2013-Recent Case Results (July - December)
DISCLAIMER: These are actual results from the Dominy Law Firm's DUI / OVI cases and criminal cases in Columbus, Ohio and the central Ohio area. However, the results achieved in past criminal defense cases and drunk driving defense cases is not necessarily indicative of the results which may be achieved in your case because the facts of every case are unique.DECEMBER, 2013
Columbus Shoplifting Case Dismissed. Following a shoplifting incident in a Columbus department store, my client was charged with theft in the Franklin County Municipal Court. We wondered if my client was going to be charged with a criminal offense because the complaint was not filed until a few months after the incident. After the complaint was finally filed, we took steps toward completing the Diversion program but also demanded discovery from the prosecution in case my client was not accepted into Diversion. My client was accepted into Diversion, so the case was completely dismissed, and my client is now eligible to have the records for the case sealed.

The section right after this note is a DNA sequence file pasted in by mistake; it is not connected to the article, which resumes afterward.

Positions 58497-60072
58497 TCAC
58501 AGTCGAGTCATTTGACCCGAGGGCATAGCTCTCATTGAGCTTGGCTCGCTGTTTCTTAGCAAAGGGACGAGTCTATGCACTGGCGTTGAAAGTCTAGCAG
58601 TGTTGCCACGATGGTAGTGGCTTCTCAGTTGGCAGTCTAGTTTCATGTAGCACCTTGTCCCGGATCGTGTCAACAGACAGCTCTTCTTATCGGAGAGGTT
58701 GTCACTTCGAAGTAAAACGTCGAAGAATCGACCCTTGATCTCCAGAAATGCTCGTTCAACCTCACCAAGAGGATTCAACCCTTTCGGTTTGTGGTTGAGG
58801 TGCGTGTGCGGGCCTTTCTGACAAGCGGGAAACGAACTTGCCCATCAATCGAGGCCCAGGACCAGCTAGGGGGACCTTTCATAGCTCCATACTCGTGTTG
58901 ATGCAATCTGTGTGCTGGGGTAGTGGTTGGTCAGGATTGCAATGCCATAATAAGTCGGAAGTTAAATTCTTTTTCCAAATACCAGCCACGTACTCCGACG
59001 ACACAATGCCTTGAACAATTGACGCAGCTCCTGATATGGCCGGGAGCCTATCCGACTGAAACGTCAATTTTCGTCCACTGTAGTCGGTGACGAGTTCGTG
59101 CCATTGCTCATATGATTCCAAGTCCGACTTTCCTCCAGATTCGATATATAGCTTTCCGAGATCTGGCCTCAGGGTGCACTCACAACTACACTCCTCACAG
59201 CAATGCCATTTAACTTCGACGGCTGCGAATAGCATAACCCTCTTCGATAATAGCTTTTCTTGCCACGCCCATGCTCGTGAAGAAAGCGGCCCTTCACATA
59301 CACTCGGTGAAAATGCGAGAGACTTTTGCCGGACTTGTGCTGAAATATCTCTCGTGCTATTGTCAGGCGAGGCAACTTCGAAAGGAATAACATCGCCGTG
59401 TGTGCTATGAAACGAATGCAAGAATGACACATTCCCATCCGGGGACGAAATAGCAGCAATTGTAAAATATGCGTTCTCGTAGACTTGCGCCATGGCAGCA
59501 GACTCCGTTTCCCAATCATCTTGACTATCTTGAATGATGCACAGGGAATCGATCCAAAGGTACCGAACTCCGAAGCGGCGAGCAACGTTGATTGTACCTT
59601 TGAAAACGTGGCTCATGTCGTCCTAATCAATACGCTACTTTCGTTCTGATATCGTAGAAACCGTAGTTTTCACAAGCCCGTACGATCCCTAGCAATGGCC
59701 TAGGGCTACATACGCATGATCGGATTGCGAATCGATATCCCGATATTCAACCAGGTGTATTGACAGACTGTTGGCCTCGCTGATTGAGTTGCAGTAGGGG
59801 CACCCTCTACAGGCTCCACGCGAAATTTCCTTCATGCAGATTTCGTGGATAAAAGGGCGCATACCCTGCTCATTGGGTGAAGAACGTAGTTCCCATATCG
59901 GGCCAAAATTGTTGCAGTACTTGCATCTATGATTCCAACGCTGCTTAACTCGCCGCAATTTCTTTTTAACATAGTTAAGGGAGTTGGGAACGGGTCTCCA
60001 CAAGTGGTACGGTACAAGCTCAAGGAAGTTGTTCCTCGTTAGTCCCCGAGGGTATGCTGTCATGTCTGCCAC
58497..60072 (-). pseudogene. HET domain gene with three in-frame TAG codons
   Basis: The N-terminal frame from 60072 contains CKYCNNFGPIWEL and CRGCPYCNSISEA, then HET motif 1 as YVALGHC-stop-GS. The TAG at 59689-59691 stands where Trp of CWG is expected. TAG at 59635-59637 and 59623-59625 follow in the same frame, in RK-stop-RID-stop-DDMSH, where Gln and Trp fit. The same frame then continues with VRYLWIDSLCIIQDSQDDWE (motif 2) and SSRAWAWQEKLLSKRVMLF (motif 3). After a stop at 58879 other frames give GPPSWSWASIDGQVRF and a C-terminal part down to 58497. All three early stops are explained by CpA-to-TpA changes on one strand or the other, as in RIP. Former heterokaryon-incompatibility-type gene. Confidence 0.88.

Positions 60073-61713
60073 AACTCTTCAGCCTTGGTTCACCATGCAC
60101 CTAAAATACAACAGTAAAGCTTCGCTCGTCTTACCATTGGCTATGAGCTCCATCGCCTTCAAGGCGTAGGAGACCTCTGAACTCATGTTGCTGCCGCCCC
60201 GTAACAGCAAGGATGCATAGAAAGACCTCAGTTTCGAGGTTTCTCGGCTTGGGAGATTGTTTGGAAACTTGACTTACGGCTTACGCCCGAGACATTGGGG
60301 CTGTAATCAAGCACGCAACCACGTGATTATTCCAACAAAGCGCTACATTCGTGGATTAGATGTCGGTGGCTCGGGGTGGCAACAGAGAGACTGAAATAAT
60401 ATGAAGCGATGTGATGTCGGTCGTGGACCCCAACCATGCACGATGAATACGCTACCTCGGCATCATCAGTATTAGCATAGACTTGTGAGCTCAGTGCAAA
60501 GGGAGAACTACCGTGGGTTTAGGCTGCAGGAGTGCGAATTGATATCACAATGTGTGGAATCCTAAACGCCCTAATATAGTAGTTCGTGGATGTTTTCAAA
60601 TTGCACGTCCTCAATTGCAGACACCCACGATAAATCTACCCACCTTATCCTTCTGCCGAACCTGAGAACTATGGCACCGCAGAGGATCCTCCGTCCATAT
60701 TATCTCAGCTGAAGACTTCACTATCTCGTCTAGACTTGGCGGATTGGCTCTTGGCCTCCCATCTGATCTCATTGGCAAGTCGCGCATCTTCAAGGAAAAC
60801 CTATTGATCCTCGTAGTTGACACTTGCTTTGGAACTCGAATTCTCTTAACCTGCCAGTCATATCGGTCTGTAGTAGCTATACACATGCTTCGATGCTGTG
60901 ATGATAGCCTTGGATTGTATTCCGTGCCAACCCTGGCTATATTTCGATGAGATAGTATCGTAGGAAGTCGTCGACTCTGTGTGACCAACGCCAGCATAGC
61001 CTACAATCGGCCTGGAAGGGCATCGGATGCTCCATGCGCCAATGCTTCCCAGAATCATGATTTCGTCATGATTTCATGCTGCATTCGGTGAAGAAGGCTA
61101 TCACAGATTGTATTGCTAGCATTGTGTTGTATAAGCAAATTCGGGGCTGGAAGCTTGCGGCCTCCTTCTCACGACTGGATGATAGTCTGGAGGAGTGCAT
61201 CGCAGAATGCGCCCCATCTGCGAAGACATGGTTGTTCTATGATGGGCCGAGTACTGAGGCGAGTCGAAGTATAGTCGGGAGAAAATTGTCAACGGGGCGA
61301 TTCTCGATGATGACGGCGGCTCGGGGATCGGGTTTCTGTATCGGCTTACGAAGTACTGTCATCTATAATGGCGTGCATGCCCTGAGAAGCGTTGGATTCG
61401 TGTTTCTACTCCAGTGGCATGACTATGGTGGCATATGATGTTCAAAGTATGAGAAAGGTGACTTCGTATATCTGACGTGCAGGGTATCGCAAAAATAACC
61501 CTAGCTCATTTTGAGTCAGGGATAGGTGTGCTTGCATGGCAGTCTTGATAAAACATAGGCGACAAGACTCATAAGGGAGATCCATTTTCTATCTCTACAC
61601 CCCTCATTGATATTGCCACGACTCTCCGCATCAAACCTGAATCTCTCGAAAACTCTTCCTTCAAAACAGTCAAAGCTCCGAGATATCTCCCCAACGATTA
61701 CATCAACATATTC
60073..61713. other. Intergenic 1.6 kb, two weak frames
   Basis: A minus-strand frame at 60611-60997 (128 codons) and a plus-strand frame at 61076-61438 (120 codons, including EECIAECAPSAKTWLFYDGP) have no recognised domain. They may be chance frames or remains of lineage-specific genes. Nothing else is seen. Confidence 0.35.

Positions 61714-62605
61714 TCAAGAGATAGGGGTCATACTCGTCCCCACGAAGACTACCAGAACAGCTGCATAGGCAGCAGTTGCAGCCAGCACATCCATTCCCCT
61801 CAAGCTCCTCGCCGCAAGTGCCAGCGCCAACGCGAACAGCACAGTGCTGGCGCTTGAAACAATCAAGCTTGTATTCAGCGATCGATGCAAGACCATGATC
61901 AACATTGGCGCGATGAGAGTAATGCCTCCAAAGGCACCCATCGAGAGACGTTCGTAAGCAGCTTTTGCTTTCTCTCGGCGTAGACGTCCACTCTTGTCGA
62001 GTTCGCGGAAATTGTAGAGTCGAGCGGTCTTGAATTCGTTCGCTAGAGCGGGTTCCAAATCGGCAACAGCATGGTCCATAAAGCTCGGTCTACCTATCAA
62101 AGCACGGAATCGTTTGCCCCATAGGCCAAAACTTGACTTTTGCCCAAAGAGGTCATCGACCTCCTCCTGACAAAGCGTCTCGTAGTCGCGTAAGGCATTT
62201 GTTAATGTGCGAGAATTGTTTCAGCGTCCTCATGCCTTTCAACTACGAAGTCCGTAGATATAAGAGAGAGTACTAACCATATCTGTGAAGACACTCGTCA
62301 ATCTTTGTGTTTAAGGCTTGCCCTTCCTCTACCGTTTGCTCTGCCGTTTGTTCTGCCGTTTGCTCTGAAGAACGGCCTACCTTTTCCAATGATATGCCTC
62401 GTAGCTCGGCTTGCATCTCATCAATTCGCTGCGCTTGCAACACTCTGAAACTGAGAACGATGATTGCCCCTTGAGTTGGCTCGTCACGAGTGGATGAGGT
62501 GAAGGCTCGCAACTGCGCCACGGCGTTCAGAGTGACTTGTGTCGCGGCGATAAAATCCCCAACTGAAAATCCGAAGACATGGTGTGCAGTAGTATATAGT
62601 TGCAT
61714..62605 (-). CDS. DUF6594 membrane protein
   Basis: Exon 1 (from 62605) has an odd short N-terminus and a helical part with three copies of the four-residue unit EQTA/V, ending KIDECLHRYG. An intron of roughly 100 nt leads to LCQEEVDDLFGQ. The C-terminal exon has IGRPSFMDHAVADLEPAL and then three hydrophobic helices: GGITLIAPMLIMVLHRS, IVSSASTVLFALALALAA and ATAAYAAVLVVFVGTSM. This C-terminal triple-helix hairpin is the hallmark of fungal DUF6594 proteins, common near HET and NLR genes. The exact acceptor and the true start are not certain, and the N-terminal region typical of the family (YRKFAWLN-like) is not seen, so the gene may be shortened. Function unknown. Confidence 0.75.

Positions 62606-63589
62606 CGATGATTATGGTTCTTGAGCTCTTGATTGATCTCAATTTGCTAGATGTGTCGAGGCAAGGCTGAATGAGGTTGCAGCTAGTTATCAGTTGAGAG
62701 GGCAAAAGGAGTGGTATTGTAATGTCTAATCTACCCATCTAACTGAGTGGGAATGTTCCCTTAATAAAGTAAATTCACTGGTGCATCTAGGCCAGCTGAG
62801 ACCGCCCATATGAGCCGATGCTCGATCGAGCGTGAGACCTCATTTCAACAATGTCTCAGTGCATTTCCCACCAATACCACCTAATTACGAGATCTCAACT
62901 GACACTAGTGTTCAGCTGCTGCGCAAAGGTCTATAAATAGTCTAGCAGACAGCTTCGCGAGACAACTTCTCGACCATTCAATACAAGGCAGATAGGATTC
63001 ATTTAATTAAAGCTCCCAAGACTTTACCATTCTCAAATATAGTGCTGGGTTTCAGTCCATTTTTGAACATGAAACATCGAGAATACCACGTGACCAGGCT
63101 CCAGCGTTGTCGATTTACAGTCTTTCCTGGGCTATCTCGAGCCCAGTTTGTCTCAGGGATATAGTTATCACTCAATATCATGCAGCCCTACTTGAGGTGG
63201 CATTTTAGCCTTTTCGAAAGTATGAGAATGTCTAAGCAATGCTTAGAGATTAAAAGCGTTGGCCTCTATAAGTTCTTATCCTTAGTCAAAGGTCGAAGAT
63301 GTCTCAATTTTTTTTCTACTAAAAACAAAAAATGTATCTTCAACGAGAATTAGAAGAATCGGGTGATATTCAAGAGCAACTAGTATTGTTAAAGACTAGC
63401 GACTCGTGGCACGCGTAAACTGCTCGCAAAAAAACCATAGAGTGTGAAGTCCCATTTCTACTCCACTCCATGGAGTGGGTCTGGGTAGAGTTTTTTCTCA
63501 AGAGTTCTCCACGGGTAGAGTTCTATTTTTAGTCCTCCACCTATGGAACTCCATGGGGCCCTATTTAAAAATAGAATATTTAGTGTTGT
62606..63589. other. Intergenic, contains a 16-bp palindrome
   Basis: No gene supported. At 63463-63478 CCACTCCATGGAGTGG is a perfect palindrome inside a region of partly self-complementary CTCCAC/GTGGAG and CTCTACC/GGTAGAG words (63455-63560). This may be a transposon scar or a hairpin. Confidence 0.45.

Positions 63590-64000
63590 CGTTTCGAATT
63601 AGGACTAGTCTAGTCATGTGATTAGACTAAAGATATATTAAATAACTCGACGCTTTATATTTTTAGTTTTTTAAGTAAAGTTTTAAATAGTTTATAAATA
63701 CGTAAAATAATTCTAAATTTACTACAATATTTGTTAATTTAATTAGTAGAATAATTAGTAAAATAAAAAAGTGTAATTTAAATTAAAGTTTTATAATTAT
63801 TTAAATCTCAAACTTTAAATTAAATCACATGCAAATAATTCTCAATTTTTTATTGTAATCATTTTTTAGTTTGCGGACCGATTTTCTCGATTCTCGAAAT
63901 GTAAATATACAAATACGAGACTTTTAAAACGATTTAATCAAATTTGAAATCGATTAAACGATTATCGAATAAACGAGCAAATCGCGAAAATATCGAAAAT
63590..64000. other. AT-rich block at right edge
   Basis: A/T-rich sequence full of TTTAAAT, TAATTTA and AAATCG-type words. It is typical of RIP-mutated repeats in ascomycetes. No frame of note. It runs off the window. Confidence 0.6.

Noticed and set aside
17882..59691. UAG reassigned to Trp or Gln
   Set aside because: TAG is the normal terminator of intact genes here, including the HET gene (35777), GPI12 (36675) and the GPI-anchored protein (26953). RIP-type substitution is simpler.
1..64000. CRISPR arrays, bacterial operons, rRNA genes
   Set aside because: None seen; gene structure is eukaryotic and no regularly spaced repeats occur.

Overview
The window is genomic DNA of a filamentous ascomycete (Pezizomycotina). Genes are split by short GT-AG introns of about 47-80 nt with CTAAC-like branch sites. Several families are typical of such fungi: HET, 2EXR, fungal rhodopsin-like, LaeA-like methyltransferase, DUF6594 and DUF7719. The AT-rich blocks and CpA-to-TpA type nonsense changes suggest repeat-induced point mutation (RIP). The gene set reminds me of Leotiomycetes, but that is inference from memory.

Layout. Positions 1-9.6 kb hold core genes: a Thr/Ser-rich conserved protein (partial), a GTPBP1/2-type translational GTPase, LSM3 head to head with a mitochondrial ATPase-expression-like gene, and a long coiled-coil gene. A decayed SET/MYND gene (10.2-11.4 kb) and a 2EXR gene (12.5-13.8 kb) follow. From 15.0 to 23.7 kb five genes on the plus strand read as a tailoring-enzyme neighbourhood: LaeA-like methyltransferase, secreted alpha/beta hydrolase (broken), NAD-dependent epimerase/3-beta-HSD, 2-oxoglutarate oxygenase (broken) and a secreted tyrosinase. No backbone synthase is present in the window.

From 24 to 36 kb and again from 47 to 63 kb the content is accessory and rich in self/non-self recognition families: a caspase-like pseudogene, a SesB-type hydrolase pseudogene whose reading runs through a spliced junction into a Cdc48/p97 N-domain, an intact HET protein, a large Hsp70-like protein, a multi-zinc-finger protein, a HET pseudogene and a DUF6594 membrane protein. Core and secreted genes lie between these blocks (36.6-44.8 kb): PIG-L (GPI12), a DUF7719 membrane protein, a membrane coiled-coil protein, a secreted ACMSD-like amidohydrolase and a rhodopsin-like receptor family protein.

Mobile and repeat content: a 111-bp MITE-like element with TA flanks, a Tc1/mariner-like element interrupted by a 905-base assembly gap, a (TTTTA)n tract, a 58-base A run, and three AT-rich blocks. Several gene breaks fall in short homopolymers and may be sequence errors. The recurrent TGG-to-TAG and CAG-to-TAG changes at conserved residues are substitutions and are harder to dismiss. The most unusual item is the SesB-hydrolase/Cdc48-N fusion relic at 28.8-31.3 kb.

Golf Cart DUI / OVI Resolved Favorably. My client was doing work at the Ohio State Fair and staying on the fairgrounds. Late one night, a work-related emergency was brought to her attention, so she drove across the fairgrounds in her golf cart. She was not driving unsafely, but the conduct of a passenger on the golf cart caught the attention of a law enforcement officer. The officer approached my client and observed an open can of beer in the cup holder. My client acknowledged the beer was hers, and the officer observed that my client’s eyes were bloodshot and glassy. The officer called in troopers to conduct a DUI / OVI investigation. The troopers administered field sobriety tests and arrested my client. The troopers used the mobile breath testing unit of the Columbus Division of Police (the ‘BATmobile’) to give my client a breath test, and the result was .169.